| lunch |

Here’s a big bowl of everything we bought at the Farmer’s Market one week! A big + super filling salad! We’ve been putting fruit on our salads this summer, it’s very tasty and refreshing.

Ryan and our friend Andy made this pizza from scratch! Dough and all — super impressive, right?  The only thing about it that’s not local is a bit of yeast and sugar!

| snack |

Some little scone-like treats that Ryan made awhile ago! They’re maple-oat, yum! The flour, maple syrup, oats, eggs, butter, etc. were all local in this. Just a touch of sugar and baking powder were not. Still, they were such a nice little between-meal munchie with a bit of butter spread on top!

Thanks for stopping by!

xx. Julia

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Creamy, Cheesy Potato Soup!

- In a medium sauce pan, saute two cloves of minced garlic & one stalk of scallions (use onion if you have one) in a bit of canola oil for a couple of minutes.

- Add four chopped potatoes & saute for a few more minutes.

- Add 3 cups of vegetable broth, salt, other spices if you have them, & after letting it come to a boil, cover it & reduce heat to a simmer.

- Allow to cook for 20 or 25 minutes until potatoes have become very soft.

- Add about a handful of fresh cilantro, stir, let it cool for a minute or two.

- Transfer soup into a blender & blend until creamy.

- Transfer back into sauce pan, turn heat on low, add grated or small chunks of cheese, stir until cheese is melted.

This is another super yummy soup (soups are such a perfect meal for locavores — big batches last forever and are easy on the go) that we figured out last year and I wanted to pass along again. The best part about this one is that it’s really easy and it has very few ingredients.

I haven’t been posting our recipes this year because we haven’t stepped out of our comfort zone as much. We’re not as dedicated to the local cause as we were last summer so we’re not forced to be creative like we were then. I’ll try to come up with something new for you soon!

Until then, happy eating!

xx. Julia

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You-Will-Not-Be-Sorry-You-Made-This Tomato Soup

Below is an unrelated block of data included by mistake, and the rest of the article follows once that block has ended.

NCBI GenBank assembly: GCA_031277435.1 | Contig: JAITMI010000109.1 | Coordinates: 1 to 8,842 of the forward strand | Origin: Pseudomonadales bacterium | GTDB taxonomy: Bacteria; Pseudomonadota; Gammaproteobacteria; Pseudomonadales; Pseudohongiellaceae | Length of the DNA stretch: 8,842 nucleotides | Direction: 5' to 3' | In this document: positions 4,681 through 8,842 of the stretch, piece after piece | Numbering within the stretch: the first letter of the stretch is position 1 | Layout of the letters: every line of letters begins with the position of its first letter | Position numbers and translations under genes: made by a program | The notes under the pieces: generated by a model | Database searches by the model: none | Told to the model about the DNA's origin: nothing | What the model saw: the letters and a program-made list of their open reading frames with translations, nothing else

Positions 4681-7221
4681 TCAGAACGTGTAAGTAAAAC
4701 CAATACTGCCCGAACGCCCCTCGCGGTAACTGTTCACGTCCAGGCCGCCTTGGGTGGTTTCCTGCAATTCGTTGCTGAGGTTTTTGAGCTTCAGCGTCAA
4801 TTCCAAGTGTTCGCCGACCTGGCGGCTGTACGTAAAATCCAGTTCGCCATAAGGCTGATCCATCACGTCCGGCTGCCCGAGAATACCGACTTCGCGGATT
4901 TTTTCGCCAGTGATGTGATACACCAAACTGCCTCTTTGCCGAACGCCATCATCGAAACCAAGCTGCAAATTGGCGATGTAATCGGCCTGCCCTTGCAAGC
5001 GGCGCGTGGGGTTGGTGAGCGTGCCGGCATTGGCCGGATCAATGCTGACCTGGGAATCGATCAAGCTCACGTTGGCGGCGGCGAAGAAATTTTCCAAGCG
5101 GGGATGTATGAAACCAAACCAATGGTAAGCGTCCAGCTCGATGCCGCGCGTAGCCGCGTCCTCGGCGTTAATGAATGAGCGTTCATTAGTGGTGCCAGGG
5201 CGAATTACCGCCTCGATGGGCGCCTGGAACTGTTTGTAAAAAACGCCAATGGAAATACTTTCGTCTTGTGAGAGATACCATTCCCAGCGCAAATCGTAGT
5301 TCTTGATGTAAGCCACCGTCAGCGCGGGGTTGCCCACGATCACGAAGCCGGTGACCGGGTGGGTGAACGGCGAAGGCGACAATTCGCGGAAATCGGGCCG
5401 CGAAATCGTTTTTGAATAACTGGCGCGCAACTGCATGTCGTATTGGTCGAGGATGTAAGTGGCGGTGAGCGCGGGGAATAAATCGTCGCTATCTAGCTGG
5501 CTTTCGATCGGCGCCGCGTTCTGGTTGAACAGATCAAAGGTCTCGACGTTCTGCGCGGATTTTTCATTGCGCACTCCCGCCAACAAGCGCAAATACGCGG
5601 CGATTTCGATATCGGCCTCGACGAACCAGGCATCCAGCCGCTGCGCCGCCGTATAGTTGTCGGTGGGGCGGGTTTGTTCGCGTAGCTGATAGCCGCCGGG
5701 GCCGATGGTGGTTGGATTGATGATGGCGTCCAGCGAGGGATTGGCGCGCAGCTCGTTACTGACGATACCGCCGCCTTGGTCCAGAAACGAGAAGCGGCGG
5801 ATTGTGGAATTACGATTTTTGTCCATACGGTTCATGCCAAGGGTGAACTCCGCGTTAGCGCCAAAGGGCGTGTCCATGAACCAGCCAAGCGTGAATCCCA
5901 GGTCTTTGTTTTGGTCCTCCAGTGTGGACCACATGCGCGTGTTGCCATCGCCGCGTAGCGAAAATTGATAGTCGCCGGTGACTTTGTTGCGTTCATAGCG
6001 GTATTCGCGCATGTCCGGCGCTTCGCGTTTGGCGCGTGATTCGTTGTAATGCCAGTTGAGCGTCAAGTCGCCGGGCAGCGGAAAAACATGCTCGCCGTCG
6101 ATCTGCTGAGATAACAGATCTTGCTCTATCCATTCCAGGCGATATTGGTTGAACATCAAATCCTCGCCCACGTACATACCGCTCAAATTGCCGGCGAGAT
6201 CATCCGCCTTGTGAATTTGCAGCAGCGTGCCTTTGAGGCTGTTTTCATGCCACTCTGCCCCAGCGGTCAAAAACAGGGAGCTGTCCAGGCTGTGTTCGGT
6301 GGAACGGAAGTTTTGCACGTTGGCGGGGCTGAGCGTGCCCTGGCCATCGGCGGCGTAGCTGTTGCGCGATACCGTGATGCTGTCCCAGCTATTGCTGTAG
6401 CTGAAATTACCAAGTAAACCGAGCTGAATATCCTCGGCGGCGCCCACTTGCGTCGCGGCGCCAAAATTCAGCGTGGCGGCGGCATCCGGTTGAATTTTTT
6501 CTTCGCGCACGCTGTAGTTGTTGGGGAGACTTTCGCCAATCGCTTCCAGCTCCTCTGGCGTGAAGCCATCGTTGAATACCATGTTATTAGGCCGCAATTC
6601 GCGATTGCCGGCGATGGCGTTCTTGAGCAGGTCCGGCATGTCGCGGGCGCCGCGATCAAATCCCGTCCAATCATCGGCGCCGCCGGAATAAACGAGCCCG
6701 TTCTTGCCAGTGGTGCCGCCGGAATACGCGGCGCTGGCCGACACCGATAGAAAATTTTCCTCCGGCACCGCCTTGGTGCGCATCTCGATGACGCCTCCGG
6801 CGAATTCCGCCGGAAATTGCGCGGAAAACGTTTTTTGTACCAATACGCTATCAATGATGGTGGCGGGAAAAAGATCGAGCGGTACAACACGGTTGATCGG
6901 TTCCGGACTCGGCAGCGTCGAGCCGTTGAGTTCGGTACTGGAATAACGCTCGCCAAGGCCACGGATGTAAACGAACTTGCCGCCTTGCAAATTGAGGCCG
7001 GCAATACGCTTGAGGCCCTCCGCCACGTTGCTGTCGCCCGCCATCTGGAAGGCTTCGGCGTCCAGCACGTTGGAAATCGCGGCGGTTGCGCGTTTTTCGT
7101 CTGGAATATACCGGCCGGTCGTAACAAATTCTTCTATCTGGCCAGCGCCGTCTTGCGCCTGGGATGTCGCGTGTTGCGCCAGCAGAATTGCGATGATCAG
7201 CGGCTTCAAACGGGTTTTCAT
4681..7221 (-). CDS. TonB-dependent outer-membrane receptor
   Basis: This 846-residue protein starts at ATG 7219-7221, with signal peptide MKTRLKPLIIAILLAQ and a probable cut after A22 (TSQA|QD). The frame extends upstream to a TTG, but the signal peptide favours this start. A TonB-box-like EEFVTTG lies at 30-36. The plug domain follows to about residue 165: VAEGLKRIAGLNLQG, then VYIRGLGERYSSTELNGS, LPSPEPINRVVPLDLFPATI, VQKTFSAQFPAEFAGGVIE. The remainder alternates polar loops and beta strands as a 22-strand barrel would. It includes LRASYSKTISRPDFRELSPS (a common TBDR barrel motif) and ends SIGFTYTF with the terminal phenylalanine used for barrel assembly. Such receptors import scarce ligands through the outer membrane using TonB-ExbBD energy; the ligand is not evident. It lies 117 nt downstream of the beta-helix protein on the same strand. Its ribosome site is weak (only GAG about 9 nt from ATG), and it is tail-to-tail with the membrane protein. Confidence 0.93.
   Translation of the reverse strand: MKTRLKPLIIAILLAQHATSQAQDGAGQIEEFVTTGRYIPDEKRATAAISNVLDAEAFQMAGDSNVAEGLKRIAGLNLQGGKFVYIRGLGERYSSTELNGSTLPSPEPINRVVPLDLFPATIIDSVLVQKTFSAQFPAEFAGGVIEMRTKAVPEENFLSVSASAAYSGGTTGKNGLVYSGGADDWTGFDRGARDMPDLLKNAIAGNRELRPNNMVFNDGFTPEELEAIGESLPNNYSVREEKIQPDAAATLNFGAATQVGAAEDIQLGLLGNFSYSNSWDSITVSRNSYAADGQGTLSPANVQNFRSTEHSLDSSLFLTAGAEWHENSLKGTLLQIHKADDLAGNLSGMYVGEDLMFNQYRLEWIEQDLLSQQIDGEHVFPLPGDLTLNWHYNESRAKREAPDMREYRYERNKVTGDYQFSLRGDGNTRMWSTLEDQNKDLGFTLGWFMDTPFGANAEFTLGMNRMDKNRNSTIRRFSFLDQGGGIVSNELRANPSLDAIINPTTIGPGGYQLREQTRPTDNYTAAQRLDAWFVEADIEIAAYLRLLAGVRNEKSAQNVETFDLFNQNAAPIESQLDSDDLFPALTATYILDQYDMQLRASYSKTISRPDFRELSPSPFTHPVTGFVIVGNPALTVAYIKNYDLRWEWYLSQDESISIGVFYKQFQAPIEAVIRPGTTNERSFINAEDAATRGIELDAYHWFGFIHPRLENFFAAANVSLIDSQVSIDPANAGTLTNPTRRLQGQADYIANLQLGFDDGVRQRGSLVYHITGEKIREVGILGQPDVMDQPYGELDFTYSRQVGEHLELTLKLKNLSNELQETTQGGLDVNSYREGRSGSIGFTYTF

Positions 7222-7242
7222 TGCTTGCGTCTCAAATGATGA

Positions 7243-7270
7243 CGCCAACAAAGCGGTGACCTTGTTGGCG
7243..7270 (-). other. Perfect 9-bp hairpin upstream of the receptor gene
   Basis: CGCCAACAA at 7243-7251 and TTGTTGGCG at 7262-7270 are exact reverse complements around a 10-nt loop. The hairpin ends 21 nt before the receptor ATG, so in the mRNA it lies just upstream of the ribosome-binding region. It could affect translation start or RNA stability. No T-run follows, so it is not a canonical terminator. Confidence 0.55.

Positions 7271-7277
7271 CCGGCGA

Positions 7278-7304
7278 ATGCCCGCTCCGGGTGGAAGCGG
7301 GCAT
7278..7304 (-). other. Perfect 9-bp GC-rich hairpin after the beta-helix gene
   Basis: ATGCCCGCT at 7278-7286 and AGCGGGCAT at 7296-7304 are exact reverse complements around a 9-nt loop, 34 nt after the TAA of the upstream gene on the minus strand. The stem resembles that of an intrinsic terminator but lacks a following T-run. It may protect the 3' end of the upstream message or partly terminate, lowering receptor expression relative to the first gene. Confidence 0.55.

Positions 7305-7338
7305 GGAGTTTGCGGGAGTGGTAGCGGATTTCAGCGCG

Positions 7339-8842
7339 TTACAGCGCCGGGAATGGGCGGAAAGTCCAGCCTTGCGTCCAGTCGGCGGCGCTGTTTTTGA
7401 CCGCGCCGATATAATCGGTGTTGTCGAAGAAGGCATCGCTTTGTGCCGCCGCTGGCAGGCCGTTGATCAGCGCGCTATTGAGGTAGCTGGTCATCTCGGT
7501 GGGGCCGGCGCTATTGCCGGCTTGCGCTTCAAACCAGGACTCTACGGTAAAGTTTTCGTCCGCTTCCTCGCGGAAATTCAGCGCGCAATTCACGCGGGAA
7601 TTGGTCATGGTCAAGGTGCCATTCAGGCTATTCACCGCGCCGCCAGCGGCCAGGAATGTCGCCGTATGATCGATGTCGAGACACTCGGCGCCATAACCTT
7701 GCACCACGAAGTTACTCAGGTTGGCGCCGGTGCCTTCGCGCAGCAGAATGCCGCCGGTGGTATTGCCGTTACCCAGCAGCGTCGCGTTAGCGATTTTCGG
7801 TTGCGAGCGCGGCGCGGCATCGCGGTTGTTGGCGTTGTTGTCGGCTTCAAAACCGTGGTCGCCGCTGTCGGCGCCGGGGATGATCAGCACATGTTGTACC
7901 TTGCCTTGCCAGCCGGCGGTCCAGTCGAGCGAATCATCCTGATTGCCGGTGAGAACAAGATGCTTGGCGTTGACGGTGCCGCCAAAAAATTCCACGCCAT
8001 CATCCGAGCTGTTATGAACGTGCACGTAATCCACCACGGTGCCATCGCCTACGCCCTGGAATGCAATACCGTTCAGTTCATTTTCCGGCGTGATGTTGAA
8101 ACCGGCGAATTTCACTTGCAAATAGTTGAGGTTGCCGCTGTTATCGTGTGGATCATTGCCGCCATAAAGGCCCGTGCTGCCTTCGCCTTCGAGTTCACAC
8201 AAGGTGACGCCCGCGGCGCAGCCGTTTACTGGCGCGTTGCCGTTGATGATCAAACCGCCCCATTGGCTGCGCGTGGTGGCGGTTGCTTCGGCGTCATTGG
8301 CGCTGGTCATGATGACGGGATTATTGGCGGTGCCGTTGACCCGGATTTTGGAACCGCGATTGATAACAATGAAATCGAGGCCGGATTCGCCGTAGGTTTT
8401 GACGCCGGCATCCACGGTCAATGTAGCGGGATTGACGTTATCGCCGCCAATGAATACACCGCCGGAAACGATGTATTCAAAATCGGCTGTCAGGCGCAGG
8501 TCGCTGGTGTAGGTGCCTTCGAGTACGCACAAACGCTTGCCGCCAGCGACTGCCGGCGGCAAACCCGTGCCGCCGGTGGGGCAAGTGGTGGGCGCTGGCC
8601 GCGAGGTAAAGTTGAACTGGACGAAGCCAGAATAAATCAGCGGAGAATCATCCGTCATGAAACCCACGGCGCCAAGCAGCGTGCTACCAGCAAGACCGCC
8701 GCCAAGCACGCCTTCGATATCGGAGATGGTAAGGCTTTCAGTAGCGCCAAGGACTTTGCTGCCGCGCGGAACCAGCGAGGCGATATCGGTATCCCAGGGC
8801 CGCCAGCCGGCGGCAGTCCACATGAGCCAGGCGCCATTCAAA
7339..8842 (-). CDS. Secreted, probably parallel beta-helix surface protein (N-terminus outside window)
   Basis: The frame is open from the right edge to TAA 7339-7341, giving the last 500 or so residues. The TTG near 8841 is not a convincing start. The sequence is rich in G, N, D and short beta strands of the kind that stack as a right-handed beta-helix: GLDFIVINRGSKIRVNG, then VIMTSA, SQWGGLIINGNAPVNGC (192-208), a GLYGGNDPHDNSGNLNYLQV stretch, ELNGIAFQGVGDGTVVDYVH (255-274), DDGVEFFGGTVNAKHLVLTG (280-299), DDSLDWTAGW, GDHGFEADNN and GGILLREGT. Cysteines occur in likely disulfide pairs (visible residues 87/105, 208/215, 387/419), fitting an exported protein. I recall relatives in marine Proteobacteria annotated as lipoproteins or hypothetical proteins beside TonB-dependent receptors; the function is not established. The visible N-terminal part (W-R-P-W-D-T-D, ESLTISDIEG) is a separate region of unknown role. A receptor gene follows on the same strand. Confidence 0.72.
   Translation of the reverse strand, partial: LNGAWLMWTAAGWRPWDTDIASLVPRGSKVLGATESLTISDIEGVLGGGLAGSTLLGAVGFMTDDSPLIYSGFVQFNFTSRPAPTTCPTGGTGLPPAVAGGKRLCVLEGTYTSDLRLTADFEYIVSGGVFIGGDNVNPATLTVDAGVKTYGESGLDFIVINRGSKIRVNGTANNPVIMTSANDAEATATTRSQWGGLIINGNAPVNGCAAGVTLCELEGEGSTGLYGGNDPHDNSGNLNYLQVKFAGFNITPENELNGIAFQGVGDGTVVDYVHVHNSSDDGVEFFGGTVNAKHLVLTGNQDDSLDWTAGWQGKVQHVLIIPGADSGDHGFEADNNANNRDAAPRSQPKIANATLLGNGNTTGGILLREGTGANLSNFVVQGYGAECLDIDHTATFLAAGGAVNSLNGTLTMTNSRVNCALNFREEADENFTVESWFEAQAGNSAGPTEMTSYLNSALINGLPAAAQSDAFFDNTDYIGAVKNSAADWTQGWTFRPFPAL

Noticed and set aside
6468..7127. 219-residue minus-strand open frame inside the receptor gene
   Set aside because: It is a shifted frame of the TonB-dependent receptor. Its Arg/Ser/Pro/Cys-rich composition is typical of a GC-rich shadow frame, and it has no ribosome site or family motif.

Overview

• 2 large tomatoes
  • 3/4 cup canola oil
  • Sea salt to taste
  • 1 stalk celery, diced
  • 1 small carrot, diced
  • 1 yellow onion, diced
  • 2 cloves garlic, minced
  • 2 1/4 cups veggie broth
  • 2 tablespoons butter
  • 1/4 cup chopped fresh basil leaves

Preheat oven to 450 degrees F.

Cut the tomatoes into large chunks and spread onto a baking sheet.

Season with salt and drizzle with 1/4 cup of the canola oil then roast in the oven until caramelized (about 15 minutes).

While they bake, heat the remaining canola oil in a medium saucepan over medium-low heat.

Add the celery, carrot, onion and garlic, cook until softened (about 10 minutes).

Add the roasted tomatoes, veggie broth, and butter. Simmer until vegetables are very tender (about 15 to 20 minutes).

Add basil. Puree in a blender until smooth. Enjoy!

This is my absolute most favourite local recipe ever (that I’ve had so far). I figured it out last year and it has stuck in my brain as the epitome of a rainy summer’s day dinner.

We’re having a friend over tonight and I can’t wait to share it with her.

Happy eating, everyone!

xx. Julia

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We’re leaving to spend the night at Ryan’s parents’ tonight, but first I wanted to pass along a link!

MaineLocavore.org is a great website that shows what’s in season in my region, and the available places to get each thing (including restaraunts — you don’t even have to cook this stuff)! They also have fibers like wool and alpaca for crafty people :)

Looks like we’re not the only Maine Locavores

(though it certainly does feel like it sometimes…)

xx. Julia

P.s. Click the photo in the sidebar that says “Local Summer” to find out more about our food adventure!

(Click image for source!)